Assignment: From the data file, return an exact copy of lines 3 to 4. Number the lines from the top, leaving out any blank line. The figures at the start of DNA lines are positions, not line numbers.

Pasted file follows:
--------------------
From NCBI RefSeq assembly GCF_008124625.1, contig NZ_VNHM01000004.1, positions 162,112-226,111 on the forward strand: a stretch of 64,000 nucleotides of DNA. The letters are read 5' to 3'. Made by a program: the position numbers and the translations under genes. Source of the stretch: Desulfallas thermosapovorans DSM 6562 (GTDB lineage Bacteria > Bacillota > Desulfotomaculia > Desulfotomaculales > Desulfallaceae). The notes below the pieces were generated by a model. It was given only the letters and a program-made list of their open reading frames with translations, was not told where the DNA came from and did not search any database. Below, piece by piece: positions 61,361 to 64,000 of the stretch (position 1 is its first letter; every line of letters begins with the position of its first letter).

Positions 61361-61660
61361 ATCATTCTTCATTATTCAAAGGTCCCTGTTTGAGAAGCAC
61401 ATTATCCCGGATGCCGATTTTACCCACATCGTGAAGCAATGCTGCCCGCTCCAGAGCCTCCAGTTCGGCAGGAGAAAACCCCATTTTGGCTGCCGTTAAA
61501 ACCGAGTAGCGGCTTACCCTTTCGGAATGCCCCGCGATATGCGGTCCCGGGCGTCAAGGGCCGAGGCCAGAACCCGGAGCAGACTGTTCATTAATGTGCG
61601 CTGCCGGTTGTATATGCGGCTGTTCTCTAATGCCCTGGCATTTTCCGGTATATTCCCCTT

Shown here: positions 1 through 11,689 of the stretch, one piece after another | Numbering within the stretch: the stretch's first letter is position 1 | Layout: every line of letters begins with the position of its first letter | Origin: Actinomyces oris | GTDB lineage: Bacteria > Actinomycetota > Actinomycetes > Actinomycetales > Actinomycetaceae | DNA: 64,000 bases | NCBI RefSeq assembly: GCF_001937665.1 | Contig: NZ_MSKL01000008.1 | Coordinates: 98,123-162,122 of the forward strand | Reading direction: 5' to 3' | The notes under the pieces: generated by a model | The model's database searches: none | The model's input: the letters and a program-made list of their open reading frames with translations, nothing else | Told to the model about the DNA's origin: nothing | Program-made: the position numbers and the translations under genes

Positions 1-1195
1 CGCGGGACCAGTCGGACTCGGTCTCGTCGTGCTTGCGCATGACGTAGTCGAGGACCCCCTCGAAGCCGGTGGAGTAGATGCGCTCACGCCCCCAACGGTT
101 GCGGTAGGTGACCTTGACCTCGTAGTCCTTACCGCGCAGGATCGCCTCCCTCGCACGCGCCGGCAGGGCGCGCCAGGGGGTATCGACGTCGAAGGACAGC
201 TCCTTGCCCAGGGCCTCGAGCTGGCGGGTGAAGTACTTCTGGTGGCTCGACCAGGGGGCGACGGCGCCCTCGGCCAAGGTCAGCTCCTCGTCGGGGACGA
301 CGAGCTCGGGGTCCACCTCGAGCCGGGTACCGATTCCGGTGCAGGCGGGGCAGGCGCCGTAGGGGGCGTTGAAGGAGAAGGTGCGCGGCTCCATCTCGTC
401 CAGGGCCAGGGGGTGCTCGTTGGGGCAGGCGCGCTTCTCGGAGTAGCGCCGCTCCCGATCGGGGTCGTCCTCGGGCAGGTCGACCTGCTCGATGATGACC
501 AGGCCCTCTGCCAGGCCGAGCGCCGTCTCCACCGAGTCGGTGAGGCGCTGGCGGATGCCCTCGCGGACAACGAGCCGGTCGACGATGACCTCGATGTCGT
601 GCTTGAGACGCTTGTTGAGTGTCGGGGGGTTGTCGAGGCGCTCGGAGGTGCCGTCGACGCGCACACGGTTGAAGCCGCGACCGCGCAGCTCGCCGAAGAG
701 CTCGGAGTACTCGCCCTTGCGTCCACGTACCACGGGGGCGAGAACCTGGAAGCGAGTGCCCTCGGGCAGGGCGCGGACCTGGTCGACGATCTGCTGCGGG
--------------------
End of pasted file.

61361 ATCATTCTTCATTATTCAAAGGTCCCTGTTTGAGAAGCAC
61401 ATTATCCCGGATGCCGATTTTACCCACATCGTGAAGCAATGCTGCCCGCTCCAGAGCCTCCAGTTCGGCAGGAGAAAACCCCATTTTGGCTGCCGTTAAA